How to avoid Election Day misinformation
Today will be hard enough for many of us to get through without also falling for misinformation that may enrage, depress and deceive. Here are a few tips from team Axios and experts designed to relieve at least a little of the Election Day stress.
Why it matters: The intentional spread of false information aims not just to mislead, but also to keep voters from the polls and to undermine public faith in institutions.
The big picture: The antidote to misinformation is a mix of media literacy and healthy skepticism.
Here are a few tips from me:
- Check the source before you tweet — even if your friend tweeted it.
- Try to read the article before hitting retweet (something Twitter has been encouraging more broadly).
- Step away from the computer when you start to feel overwhelmed. Take a breath, a bath or a walk, or build a Lego set —whatever helps you clear your head.
Laura Rosenberger, director of the Alliance for Securing Democracy, agreed with those, adding:
- Be patient.
- Identify credible sources in advance (like your secretary of state, or state/local election officials, and the CISA rumor control website).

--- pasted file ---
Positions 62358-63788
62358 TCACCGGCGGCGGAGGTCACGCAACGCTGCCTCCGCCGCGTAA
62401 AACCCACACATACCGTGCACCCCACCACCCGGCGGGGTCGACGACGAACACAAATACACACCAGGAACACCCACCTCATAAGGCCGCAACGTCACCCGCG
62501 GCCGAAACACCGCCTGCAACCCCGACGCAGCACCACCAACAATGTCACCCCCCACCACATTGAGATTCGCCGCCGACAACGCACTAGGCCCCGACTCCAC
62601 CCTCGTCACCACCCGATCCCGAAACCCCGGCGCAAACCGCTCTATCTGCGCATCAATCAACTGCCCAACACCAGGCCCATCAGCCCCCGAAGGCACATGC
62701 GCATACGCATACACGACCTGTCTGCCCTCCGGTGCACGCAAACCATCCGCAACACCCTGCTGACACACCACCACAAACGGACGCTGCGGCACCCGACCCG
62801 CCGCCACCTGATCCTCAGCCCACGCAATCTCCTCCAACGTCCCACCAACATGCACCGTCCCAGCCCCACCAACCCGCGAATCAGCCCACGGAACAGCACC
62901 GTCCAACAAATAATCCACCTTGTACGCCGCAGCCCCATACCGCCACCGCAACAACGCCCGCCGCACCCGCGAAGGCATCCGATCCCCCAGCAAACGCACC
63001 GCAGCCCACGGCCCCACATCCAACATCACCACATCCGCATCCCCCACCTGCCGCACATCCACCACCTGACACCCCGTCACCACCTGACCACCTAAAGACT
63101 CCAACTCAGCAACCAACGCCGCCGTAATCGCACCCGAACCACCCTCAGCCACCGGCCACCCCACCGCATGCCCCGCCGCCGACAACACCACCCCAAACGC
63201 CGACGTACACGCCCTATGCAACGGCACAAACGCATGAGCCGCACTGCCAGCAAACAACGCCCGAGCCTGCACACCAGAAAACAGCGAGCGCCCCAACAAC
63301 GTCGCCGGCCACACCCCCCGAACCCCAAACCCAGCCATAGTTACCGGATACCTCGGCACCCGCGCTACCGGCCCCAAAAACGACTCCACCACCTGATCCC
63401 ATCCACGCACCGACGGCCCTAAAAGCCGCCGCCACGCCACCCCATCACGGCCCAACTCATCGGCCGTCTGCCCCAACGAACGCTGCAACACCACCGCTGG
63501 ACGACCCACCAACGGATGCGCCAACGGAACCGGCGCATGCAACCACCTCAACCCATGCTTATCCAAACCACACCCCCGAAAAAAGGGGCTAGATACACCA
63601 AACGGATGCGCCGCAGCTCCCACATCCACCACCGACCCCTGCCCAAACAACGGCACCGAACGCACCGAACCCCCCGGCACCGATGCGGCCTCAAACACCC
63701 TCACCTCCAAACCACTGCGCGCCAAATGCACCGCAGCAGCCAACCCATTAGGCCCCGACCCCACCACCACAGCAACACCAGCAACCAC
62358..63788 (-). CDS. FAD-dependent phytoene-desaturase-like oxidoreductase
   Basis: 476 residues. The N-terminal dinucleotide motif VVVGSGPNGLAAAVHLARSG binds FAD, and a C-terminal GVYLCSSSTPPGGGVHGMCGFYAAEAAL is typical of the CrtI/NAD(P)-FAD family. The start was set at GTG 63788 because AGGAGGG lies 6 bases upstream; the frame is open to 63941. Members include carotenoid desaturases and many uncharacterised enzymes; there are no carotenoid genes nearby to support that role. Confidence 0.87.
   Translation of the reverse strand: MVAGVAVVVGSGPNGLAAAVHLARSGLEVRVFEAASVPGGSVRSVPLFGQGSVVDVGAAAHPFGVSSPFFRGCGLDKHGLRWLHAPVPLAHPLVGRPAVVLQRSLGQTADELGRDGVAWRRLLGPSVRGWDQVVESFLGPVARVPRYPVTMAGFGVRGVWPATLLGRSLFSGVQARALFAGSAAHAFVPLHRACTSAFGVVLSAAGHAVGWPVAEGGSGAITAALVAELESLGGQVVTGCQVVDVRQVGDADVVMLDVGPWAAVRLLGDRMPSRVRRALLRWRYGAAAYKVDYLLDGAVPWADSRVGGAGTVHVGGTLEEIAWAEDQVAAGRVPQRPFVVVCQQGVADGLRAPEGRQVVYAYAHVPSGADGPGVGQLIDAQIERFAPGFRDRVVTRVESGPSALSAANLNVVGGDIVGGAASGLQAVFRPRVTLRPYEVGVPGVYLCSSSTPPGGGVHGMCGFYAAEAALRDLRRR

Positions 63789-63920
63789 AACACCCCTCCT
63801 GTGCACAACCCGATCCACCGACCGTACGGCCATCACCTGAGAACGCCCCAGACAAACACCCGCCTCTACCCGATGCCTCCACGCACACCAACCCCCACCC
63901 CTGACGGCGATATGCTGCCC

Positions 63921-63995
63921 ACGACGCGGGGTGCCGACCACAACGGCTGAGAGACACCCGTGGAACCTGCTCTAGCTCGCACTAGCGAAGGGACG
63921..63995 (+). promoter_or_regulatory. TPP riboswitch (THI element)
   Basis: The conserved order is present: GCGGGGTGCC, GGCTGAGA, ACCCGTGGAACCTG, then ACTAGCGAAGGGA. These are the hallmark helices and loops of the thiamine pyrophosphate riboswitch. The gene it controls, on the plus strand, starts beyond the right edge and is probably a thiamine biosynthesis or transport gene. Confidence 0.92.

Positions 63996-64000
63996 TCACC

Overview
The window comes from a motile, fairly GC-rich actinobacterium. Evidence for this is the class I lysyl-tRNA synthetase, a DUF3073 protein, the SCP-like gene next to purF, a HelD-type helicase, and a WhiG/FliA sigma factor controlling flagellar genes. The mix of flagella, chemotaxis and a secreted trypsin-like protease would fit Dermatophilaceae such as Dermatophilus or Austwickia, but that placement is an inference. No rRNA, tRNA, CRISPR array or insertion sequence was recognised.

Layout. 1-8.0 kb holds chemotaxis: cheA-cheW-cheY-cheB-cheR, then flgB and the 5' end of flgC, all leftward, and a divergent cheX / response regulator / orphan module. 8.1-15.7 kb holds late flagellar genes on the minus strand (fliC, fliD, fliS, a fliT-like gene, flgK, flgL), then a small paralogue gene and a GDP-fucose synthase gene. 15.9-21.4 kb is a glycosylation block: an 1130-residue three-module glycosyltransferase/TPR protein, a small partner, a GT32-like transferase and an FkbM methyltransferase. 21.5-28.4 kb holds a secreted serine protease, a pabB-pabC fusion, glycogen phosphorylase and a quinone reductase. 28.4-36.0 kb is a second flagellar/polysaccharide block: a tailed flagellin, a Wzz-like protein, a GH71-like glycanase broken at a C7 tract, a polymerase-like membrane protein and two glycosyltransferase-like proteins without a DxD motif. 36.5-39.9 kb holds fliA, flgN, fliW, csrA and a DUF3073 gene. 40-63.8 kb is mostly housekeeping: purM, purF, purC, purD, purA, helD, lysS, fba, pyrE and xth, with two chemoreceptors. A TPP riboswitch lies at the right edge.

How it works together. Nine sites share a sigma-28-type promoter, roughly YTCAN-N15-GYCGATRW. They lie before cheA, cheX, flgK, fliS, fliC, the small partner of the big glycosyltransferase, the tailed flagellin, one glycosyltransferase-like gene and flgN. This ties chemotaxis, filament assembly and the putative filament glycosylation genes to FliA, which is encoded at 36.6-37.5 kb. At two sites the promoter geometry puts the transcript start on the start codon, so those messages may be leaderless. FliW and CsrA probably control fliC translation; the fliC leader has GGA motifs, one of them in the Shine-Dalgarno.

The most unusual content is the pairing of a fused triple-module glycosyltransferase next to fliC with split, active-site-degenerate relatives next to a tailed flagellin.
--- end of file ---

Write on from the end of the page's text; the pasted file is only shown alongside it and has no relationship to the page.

- Use in-platform resources to look for credible info and report suspicious materials.
- Be very cautious about reports of fraud or hacks or interference — the goal of bad actors is to make us lose faith in the process, and these claims could be part of that. Wait for verified information.
Snopes, which has been debunking internet myths for years, encourages people to check its existing (and still-being-updated) list of election misinformation.
- "First: Remember that many of the rumors spreading on Election Day are likely to be things we've covered before — gaffes, mischaracterizations, cheap fakes, pics stripped of context, and more," Snopes said in a tweet.
Go deeper: BuzzFeed’s Jane Lytvynenko has some more specific tips and tools for evaluating manipulated media and other misinformation yourself in this Twitter thread.